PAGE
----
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MARTI1957 Posts: 196
1/8/12 12:05 P

My toxic household is in the definition of dysfunctional. The very one that holds my weight against me is the very one that pushes me to binge with his "helpful" comments. How do I move from allowing those words to direct me to the very thing I do not want to do?

CASSYCHAOS Posts: 179
1/8/12 11:33 A

I used to be in an identical situation, and when my boyfriend and I moved into our apartment when I turned 18 I found that his lightning fast metabolism and constant cravings for fried food were also a challenge, I just can't eat the way he does without gaining weight. It's something I fight to overcome everyday.

IPSILY SparkPoints: (0)
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Posts: 30
1/7/12 5:29 P

Aw thank you, this really helps :)

I feel guilty for spending so little time with my family, but it's really just a miserable environment.

I like the idea about how, if I need to eat what everyone else is eating, to just cut my portions in half. I guess the trick is to remember that any step in the right direction is still a victory....

ABBEMINE SparkPoints: (21,637)
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Posts: 2,075
1/7/12 5:15 P

Hi I read each blog and have a different way of thinking. No one can make you eat, talk, listen or react like the "dysfunctional family" they are. Spruce up the house with flowers, fragrances that are appealing and find ways of "tuning" them out. If you have to other choice but to eat their food, then cut your portions in half. Show them that eating less and choosing better, may make a difference in their lives. Have a good journey to great health.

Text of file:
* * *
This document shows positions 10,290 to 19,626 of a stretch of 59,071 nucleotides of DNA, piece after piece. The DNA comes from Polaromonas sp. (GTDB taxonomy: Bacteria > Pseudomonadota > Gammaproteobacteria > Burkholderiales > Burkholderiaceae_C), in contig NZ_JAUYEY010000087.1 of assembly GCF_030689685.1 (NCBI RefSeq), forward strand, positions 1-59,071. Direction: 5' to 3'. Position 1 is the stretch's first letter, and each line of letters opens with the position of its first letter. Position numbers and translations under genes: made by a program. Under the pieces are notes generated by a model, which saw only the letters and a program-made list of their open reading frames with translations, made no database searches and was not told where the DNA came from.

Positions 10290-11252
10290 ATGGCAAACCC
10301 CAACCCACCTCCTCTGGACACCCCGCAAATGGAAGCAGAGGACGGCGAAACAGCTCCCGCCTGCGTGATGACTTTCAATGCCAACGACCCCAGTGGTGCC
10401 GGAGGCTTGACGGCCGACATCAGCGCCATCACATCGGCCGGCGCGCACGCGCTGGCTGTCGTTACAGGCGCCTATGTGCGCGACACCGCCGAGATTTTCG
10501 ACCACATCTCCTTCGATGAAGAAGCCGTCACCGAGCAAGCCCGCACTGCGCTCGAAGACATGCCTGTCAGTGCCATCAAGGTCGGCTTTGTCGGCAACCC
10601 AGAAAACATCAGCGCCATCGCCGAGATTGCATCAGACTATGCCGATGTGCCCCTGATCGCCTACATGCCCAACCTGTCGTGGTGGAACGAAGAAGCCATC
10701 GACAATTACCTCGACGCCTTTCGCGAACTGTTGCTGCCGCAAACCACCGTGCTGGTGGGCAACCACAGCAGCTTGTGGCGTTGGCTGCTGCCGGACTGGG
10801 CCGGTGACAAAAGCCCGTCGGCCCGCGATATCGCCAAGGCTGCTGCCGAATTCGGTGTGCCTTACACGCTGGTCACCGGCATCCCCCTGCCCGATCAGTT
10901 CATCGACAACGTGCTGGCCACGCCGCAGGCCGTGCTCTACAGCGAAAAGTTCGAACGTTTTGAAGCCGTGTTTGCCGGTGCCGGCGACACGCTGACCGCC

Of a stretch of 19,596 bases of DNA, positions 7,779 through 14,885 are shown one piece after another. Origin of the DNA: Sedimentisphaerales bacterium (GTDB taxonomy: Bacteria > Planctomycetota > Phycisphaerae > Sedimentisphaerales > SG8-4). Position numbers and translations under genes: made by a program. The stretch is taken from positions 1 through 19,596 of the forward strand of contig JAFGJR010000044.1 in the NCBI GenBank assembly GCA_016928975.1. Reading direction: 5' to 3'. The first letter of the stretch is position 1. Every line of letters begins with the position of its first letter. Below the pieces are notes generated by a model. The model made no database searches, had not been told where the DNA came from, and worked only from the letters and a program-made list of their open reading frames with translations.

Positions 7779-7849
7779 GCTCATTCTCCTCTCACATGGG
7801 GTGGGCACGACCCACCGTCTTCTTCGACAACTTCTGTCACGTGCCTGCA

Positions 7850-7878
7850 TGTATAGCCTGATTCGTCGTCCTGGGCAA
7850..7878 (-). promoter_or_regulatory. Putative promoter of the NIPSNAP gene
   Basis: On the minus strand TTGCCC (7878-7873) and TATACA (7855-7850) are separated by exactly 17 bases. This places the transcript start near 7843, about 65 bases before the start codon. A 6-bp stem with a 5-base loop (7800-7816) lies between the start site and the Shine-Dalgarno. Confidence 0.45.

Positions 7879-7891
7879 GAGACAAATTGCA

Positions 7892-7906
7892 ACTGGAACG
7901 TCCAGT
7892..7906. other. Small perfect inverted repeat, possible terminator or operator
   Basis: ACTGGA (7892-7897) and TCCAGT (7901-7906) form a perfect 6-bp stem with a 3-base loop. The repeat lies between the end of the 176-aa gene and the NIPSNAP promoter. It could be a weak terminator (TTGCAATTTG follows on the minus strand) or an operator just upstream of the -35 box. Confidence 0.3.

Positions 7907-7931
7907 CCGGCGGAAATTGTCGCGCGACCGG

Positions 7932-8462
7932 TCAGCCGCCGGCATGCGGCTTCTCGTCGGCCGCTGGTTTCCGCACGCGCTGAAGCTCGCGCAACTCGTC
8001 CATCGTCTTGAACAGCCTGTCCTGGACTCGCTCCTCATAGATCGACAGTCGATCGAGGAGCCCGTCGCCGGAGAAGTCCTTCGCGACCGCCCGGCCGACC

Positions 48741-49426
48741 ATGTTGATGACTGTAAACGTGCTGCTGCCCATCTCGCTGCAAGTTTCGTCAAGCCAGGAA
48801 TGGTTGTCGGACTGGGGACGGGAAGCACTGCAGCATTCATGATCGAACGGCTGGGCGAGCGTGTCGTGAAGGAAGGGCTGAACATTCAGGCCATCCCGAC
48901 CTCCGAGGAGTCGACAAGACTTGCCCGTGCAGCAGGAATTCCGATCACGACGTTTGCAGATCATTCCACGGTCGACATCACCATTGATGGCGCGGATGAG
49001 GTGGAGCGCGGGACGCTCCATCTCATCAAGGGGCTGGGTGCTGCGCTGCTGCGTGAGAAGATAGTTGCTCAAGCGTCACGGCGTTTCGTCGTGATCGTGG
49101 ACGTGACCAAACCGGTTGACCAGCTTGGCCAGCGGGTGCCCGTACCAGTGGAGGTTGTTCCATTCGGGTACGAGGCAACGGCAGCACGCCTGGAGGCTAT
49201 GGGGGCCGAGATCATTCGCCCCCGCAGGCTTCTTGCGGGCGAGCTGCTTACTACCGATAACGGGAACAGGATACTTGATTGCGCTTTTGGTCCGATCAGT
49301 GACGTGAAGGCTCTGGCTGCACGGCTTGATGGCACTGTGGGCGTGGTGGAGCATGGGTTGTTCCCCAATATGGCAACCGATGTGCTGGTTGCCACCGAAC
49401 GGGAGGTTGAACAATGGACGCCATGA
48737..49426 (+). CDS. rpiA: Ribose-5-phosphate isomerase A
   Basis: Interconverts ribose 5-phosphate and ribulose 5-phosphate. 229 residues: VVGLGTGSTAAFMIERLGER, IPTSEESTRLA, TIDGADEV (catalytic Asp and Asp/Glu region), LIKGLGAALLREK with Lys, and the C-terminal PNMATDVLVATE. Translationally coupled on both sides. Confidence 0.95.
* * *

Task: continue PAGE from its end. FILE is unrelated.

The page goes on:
SHAESHISHA SparkPoints: (6,673)
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Posts: 432
1/7/12 5:03 P

Living with my grandparents until I first moved out, the only food I was able to get is what my grandmother bought and cooked, which was mainly fast food, a lot of heavy carbs (breads, donuts, pasta, etc.), and basically TV dinners. Living with my boyfriend for awhile, he was the same way. I'm a pescatarian, so my boyfriend and I had a lot of conflicts when we went grocery shopping (I mainly ate greens and he ate meat).

I agree with the last person who gave you advice (which was excellent!) Do this all for yourself. My family has had issues and dysfunctions over the years, but once you know what makes YOU feel good on the inside, then everything else doesn't matter. Pay no mind to the tension, verbal abuse, and unresolved grief, because you know none of that is a part of you. If anything, feel PITY for them for the way they are so depressed! Think about how life is so beautiful and the effort you've put in to feel great. You more than deserve it and you darn well earned it! You know what makes you feel good and you especially know who you are as a person, so don't let others tear that down for you. To be a fighter in an evironment that is less than encouraging is a very strong willed thing to do as a person, and you should use that as a reinforcement that you ARE strong, you ARE going to get through it, and you ARE overall happy with your life! You deserve nothing but the best, don't take it all for less!